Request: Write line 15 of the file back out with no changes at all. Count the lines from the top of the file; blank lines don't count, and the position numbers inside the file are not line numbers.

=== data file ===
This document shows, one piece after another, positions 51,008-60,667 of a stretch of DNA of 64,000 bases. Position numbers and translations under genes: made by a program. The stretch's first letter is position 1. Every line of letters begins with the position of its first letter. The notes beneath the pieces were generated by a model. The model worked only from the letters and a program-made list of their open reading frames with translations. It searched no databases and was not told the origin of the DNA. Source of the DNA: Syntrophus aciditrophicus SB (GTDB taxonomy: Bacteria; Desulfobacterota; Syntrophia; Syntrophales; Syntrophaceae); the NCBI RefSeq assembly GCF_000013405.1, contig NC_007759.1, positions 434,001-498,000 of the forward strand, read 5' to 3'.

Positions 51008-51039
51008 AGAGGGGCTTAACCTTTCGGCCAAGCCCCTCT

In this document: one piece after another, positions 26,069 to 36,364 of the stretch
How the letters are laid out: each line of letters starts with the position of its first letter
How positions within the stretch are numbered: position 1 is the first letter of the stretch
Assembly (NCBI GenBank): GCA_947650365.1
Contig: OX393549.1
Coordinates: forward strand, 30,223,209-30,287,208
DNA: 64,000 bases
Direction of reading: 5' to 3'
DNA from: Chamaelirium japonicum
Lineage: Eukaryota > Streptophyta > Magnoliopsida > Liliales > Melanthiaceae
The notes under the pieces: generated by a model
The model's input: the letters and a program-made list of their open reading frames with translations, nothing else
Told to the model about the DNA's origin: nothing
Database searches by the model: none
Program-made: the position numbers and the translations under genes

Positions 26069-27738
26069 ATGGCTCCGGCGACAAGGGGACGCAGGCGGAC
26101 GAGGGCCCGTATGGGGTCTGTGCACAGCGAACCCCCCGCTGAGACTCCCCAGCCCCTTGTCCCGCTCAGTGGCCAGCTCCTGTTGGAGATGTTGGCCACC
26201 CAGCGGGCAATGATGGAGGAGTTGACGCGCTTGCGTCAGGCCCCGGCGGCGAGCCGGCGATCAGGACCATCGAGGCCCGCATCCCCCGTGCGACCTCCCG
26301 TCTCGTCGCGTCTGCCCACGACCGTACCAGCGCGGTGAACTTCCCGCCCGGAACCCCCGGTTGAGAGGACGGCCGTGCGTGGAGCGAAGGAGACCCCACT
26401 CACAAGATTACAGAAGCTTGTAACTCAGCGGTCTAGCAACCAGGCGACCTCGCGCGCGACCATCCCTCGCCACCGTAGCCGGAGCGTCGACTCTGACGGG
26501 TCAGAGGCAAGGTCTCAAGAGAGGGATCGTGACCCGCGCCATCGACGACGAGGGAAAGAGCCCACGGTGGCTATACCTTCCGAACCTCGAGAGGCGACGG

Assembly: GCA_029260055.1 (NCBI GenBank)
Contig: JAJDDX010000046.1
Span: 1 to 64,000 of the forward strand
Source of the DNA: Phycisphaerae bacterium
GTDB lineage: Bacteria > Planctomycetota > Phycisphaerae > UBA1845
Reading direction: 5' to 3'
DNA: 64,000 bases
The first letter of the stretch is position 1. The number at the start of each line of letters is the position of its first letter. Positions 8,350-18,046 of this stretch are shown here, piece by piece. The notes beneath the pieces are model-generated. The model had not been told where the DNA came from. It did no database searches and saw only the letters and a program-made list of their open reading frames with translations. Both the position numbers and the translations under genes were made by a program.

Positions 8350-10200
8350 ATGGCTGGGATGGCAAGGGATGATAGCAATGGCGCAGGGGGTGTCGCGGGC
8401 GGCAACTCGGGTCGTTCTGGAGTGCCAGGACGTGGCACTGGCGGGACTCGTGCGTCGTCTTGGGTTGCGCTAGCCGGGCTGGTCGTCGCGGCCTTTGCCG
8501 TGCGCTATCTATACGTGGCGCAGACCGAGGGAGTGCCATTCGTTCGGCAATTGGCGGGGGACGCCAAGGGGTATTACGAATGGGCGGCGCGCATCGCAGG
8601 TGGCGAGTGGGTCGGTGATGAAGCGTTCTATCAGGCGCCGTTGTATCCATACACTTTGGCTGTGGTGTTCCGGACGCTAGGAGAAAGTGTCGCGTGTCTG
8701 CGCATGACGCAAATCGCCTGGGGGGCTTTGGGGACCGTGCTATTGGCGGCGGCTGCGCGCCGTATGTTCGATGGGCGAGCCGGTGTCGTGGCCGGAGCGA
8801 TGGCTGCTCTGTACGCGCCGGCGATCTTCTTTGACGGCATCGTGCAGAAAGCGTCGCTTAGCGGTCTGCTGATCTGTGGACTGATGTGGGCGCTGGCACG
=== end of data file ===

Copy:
The model's input: the letters and a program-made list of their open reading frames with translations, nothing else